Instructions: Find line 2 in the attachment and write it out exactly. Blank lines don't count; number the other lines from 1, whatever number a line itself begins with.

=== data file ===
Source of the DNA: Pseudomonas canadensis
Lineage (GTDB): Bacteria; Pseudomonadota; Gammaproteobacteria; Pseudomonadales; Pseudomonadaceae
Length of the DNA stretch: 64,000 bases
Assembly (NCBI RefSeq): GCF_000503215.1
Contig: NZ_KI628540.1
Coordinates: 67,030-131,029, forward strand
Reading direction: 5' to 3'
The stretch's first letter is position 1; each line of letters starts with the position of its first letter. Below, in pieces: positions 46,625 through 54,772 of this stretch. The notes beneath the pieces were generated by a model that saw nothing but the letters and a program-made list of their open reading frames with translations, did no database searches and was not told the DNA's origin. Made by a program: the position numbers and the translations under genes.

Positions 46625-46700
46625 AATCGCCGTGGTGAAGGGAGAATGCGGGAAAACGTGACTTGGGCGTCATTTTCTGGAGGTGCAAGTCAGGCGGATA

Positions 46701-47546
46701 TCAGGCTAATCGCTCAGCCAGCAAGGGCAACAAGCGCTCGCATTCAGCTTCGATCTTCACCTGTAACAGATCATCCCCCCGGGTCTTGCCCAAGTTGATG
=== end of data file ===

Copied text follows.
Lineage (GTDB): Bacteria; Pseudomonadota; Gammaproteobacteria; Pseudomonadales; Pseudomonadaceae